Outdoor temperatures are dropping, and NYC residents are doing everything possible to stay warm and healthy. NYC heating laws stipulate that landlords must ensure they keep all residential buildings warm during the heating season. The heating season spans from the 1st of October till the 31st of May. They must provide heat between 6:00 am and 10:00 pm if the outdoor temperature falls below 55 degrees Fahrenheit. They must ensure the indoor temperature is at least 68 degrees Fahrenheit.

When Is Landlord Require to Turn Heat on in NYC?

Also, owners and landlords must provide heat between the hours of 10:00 pm and 6:00 pm. The indoor temperature must be at least 62 degrees Fahrenheit. However, there are no outdoor temperature requirements. Additionally, the law requires that building owners provide hot water at 120 degrees Fahrenheit all year round.

The goal is to keep people safe from the biting cold in autumn and prepare them for freezing temperatures in winter. In this light, the HPD helps landlords and tenants understand the heat season’s requirements for heat or hot water problems.

What to Do if Your Apartment Does not have Heating or Hot Water in NYC

If your apartment doesn’t have hot water or heat during the heating season, let your landlord, managing agent, or superintendent know about it. Go through your lease to see the right way to report damages and the need for repairs. You may call or send an email depending on how urgent the situation is. Note that it is your legal right to seek your landlord’s assistance in case of heat or hot water issues. Keep copies of the emails and record all calls because you may need them as evidence in court.

However, if your landlord doesn’t react to remedy the situation, dial 311 to register an official complaint with the HPD. You can also file a complaint using the 311 mobile app or visit 311 online. If you have hearing difficulties, you can file a complaint using a Touchtone Device for the Deaf at (212) 504-4115. the HPD can sometimes get multiple complaints from the same building signifying the same problem.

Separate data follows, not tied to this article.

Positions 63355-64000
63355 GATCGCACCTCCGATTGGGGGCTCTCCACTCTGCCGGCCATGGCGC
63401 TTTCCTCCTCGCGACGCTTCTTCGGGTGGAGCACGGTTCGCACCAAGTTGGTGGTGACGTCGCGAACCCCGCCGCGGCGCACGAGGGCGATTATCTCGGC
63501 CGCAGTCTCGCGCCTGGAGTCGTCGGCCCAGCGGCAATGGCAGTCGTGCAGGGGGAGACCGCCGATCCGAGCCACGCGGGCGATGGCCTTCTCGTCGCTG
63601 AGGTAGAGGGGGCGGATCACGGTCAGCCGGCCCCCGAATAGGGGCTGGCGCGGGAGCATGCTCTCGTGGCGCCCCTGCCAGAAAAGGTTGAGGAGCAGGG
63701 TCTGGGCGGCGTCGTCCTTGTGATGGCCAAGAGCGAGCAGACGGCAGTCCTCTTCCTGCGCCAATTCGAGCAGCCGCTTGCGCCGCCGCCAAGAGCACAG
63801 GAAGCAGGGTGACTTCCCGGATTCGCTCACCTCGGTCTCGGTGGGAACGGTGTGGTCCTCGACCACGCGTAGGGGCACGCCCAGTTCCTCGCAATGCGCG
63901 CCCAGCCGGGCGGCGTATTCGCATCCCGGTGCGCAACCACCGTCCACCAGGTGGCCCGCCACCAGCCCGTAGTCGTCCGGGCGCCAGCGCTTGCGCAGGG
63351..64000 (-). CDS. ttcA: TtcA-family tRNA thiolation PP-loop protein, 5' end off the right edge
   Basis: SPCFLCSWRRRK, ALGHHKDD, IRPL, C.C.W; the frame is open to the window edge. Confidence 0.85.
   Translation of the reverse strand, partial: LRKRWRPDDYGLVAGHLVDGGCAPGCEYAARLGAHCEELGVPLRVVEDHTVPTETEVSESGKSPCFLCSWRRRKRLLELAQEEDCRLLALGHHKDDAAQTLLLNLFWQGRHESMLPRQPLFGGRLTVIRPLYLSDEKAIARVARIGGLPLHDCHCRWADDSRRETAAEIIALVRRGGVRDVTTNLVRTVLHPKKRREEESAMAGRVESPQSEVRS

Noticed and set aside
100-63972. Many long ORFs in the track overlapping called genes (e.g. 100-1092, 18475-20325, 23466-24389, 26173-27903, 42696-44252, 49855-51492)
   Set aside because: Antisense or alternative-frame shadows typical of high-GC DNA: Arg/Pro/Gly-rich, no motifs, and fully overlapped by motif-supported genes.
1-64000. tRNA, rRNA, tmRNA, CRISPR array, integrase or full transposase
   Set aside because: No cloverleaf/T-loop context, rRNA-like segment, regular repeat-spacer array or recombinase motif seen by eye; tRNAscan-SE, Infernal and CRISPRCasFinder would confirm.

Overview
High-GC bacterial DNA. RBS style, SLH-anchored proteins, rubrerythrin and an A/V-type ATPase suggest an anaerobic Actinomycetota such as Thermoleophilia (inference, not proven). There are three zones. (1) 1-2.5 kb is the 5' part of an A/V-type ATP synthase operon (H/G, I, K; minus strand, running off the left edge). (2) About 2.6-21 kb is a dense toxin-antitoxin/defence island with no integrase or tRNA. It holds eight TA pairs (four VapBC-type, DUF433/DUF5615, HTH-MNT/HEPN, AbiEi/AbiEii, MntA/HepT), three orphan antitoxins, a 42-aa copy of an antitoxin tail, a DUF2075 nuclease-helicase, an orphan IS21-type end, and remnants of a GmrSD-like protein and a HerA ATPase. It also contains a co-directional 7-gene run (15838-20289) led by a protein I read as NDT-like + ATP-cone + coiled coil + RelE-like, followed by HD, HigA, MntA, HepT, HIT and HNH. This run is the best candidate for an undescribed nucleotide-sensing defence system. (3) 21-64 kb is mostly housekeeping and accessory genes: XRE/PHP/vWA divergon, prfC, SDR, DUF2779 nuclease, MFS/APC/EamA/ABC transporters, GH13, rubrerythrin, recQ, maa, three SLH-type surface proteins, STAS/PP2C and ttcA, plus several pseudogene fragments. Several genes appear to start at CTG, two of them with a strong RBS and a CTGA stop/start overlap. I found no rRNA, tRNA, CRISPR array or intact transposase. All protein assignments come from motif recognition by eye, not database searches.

What Happens When You Report a Landlord to the Department of Housing Preservation and Development (HDP)?

The HPD will try to get in touch with your building owner on the specific issue. After this, they will reach out to you to see if the landlord has solved the problem. You can check your complaint status on the HPD website or through text if you provided a phone number when registering the complaint.

The Department of Housing Preservation will send an inspector to your building within two days tops if your issue is still unresolved. The inspector will carefully assess the entire building to identify the problem. After which, the landlord will have to fix it within a certain period. If not, the HPD will carry out repairs to keep tenants healthy and safe during the heating season. The HPD then levies fees and penalties on uncooperative homeowners through a court order.

Summarily, it is your right as a tenant to have hot water all year round and a heated apartment during the heating season. If you don’t get any of these, you may be subject to hypothermia, dehydration, and other health problems that accompany freezing temperatures.